Jim Rice in 1984 set an all-time record for GIDP in a season with 36. The next year, he challenged the record and wound up with 35. In 1983, he grounded into 31, sixth-all time. His three year count is, I think, more than anyone else has done in four years. He grounded into 29 in 1982, tied for fifteenth all-time. Of the top ten in career GIDP, Rice had by far the highest rate per plate appearance:
GIDP GIDP PA
1 Cal Ripken 350 12883
2 Hank Aaron 328 13940
3 Carl Yastrzemski 323 13991
4 Dave Winfield 319 12358
5 Eddie Murray 316 12817
6 Jim Rice 315 9058
7 Julio Franco 299 9446
8 Harold Baines 298 11092
T9 Brooks Robinson 297 11782
T9 Rusty Staub 297 11229
Only Franco is close, and nobody’s pushing Julio for the Hall of Fame. (Of course, you have to be retired for five years first, and he’s never going to retire.)
Admittedly, Rice’s big GIDP years mostly came after his peak, but they’re a major drag on his career value, and it’s actually his career, not his peak, that makes people think he’s a better candidate than Murphy.
4. Murph walked a lot more, at least in his best seasons.
Not as much of a hidden benefit now, but at the time not many people realized how important walks could be. The difference is not as great as between Murph and Dawson, but it’s there. Rice in his prime seasons walked 53-58 times a year. Murphy in his walked 90-93, with a big spike to 115 in 1987. A lot of that is intentional walks, though; the real difference in walks in their primes is probably more like 20 a year, not 35-40.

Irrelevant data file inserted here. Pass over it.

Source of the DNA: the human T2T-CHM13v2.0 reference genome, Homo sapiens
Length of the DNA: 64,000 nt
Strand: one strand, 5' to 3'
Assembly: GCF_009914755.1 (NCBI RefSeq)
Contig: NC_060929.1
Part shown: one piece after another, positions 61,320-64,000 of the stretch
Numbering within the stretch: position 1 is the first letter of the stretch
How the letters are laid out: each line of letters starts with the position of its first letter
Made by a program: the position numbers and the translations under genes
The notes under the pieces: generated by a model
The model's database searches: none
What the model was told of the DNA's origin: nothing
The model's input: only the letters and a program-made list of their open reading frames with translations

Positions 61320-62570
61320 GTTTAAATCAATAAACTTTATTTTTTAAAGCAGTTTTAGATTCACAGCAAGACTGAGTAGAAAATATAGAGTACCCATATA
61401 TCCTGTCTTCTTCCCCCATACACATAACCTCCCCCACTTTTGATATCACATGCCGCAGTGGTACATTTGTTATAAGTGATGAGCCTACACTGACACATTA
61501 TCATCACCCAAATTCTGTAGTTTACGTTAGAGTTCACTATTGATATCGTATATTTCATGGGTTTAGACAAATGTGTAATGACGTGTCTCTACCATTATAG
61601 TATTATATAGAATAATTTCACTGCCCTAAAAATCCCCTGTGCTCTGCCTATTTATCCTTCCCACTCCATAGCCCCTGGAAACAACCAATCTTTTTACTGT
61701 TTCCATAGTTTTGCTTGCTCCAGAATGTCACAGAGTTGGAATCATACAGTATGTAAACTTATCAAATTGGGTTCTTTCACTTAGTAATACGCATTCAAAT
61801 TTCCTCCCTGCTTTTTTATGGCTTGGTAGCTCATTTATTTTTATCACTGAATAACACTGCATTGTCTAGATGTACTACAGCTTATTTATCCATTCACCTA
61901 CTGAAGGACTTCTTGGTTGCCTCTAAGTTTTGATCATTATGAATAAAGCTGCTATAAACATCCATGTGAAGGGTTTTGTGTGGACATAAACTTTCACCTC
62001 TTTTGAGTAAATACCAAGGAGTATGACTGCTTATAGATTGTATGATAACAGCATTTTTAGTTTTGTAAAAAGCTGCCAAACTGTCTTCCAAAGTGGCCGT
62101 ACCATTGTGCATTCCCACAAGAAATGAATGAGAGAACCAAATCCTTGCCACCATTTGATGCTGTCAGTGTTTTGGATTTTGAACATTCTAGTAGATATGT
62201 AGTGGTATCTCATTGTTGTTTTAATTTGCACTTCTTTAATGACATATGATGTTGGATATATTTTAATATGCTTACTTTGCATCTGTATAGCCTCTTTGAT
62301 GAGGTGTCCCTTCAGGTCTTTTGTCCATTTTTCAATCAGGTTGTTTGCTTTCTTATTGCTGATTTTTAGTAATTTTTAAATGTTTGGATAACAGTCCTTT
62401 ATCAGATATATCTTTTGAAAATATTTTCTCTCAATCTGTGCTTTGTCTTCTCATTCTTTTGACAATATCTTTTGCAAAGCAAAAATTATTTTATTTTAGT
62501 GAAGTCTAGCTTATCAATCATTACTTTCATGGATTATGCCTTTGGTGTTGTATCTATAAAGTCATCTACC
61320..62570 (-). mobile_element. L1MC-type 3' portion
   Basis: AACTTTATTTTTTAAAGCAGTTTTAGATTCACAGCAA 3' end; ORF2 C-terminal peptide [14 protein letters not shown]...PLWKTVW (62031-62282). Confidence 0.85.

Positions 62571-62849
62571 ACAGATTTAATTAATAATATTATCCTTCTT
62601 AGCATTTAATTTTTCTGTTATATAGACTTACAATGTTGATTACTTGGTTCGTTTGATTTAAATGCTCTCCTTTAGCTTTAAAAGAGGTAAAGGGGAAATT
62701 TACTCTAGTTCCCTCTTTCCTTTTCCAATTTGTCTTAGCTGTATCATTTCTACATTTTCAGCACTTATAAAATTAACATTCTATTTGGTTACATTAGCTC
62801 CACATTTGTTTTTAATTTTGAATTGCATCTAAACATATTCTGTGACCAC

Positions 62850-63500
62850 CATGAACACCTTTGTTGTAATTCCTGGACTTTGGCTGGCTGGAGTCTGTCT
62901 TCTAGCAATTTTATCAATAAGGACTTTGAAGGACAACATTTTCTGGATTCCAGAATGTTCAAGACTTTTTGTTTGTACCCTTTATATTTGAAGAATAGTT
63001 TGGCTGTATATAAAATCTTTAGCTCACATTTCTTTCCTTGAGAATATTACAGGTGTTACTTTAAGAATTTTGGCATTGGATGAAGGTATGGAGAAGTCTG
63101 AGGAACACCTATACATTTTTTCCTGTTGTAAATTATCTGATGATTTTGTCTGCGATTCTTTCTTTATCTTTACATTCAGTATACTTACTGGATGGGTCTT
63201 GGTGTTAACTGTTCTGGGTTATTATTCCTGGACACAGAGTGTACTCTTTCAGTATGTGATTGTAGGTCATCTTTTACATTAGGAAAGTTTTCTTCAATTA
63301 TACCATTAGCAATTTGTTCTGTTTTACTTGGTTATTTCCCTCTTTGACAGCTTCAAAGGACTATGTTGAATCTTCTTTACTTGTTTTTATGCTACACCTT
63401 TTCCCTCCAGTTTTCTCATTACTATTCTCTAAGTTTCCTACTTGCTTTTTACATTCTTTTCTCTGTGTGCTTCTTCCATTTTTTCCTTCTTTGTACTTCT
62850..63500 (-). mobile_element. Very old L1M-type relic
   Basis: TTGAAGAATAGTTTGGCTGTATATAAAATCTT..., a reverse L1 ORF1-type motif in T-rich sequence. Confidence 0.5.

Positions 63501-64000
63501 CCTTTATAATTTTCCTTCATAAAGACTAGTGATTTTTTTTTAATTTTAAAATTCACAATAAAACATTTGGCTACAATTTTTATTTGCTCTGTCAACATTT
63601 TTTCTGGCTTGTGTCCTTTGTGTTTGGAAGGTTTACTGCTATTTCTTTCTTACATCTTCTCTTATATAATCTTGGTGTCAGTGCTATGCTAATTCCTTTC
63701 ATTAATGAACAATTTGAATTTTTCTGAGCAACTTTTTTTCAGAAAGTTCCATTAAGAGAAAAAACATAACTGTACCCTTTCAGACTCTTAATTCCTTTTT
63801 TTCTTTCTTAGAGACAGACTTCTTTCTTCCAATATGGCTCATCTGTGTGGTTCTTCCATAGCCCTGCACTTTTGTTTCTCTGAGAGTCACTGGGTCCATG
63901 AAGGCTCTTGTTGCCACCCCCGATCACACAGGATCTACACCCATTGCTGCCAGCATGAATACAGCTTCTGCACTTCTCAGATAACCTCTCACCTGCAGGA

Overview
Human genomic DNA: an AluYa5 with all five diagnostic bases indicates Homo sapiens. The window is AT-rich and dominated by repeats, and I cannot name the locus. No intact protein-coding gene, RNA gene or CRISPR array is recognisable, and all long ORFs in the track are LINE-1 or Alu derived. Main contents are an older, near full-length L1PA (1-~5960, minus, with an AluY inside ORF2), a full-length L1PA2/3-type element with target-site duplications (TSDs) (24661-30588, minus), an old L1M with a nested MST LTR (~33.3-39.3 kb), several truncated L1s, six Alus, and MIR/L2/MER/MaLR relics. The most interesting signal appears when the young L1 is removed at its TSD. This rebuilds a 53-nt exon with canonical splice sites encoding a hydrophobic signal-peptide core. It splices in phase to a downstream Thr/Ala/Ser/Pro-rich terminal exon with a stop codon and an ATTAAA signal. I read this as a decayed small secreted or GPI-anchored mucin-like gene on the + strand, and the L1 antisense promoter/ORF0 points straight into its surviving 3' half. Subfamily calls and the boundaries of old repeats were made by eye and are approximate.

5. Murphy was a Gold Glove centerfielder, Rice an average-at-best left fielder.
This is the big one. If you have two guys who are pretty much equal as hitters (as they are once you adjust for the parks) and one plays left field indifferently and the other plays center really well, who’s more valuable? It’s pretty obvious. While Murph was not, in retrospect, a great centerfielder, he was a good one. Rice was pretty good in Fenway but lacked the speed to play left well in most other parks. When they slowed down, Murph became a good right fielder. Rice became a moody sometimes-DH.
There is one other factor to consider. Murphy was, as I keep saying, a gentleman and well liked, winner of the Clemente and Gehrig awards. Rice was, as mentioned above, moody and disliked by the press. I don’t know how much of a factor that should be. Rice probably shouldn’t lose anything for not liking reporters (who does?) but his complaining in the mid-eighties probably did have some impact on the Red Sox.
Jim Rice was named on 64.8 percent in the most recent Hall of Fame election, most of any player not to get in. He has three more years on the ballot, but I expect him to make it in in 2007-08 in his next-to-last election. Dale Murphy, on the other hand, is not close to election, and will likely be dependent upon the kindness of whatever the Veterans’ Committee is in a few years.
This is an injustice. Murphy is a superior candidate. Rice’s career value is higher, but not as dramatically higher as Andre Dawson’s. His peak value, meanwhile, is not as high as Murphy’s; it isn’t close. The perception that it is higher is entirely a creation of Fenway Park and of a refusal to adjust for fielding position.
I think Rice should be in the Hall. I’m a big-Hall guy. But he should be behind Dawson, Murphy, Albert Belle (who has many of the same characteristics as Rice but was a better player at his peak), probably Dave Parker, not to mention his teammate Dwight Evans, who has fallen off the ballot.